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Most Economists Do Not Support an Increase in the Minimum Wage

May 17, 1987

A large majority of the country's economists would disagree with Harry Bernstein's May 6 column, "Poor Likely to Lose Minimum Pay Debate." Unlike Bernstein, most economists believe that increasing the minimum wage actually would hurt the poor.

For example, one of the most liberal economics texts in the country, "Economics," by William Baumol and Alan Blinder, states:

"There is a law on the books, which, though apparently designed to protect low-skilled workers, actually is an impediment to any attempt to improve job opportunities . . . . What is the law? None other than the minimum wage law."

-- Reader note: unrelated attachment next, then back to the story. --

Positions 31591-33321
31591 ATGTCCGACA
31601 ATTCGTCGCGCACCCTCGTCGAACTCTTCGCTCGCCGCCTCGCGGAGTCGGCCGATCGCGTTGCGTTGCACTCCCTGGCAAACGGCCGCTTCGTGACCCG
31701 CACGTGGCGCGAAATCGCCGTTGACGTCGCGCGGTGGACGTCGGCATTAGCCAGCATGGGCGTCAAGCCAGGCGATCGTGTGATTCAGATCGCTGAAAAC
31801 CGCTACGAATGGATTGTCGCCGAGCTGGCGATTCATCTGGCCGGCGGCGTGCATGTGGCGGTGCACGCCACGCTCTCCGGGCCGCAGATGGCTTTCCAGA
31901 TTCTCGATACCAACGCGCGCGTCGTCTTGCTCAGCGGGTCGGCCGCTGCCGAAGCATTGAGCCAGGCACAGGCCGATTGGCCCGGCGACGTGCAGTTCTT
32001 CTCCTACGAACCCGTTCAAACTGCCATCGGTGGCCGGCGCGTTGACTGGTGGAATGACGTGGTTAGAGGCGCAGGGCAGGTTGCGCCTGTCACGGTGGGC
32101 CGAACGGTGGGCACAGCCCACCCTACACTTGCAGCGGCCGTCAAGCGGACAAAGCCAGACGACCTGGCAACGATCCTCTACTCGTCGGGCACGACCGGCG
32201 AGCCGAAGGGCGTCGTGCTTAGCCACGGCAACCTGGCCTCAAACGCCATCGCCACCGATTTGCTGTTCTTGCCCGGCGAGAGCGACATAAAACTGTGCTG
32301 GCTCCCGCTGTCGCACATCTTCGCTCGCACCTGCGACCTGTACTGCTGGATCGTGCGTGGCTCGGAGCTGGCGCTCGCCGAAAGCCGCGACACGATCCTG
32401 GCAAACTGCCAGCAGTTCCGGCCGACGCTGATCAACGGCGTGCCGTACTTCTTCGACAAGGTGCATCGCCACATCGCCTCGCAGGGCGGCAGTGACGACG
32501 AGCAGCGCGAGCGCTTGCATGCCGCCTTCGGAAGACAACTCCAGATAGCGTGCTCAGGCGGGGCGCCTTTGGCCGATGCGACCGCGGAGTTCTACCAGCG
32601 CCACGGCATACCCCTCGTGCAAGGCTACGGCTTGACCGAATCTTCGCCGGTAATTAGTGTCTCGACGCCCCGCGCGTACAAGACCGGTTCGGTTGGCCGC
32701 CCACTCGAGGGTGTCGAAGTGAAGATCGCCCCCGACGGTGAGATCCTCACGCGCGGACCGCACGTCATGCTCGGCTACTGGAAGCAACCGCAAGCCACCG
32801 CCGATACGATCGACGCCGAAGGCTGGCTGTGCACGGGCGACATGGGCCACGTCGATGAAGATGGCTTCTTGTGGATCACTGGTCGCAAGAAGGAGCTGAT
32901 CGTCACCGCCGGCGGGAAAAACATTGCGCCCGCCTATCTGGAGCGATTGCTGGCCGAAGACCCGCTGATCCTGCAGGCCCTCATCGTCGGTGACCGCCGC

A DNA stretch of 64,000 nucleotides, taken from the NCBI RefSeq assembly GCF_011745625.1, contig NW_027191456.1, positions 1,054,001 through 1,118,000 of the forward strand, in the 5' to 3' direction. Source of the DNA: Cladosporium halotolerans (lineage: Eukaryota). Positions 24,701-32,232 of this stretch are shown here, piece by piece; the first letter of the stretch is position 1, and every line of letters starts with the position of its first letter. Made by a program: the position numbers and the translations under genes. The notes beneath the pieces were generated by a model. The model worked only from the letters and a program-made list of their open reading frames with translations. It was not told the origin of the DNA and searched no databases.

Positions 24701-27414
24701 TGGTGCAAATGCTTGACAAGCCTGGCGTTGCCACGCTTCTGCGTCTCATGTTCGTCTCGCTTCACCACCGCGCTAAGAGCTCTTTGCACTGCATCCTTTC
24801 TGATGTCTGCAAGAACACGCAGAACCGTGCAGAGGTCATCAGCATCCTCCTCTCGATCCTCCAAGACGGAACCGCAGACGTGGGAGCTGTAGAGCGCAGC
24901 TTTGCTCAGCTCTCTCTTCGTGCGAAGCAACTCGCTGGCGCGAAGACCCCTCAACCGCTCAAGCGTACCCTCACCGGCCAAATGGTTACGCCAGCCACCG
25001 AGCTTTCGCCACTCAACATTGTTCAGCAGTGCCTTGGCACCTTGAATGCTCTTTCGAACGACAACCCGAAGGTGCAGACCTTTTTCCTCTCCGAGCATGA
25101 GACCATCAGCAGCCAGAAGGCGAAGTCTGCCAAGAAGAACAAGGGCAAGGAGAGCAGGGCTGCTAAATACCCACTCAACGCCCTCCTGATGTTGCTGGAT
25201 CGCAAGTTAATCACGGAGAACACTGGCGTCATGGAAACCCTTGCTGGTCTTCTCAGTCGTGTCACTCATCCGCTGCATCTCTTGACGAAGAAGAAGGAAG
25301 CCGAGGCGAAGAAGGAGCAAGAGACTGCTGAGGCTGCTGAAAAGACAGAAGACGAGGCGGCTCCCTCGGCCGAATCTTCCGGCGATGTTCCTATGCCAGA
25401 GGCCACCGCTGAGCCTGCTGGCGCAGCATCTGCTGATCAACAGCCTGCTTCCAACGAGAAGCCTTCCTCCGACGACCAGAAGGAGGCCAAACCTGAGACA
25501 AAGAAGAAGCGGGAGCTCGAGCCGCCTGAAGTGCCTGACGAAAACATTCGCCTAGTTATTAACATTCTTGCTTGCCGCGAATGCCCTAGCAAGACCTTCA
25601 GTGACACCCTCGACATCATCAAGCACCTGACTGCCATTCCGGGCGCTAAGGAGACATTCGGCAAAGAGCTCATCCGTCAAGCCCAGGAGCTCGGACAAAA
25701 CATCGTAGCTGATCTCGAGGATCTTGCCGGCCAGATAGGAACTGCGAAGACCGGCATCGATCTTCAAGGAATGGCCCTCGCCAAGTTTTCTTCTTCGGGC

More conservative textbooks are even more outspoken on the issue, especially for the harmful impact of the minimum wage law on the availability of jobs for minorities and teen-agers. When Bernstein says that "almost all independent studies" conclude that these claims are "greatly exaggerated," he is obviously discounting most economists as not being "independent," no?

A. H. STUDENMUND,

Professor of economics and finance

Occidental College

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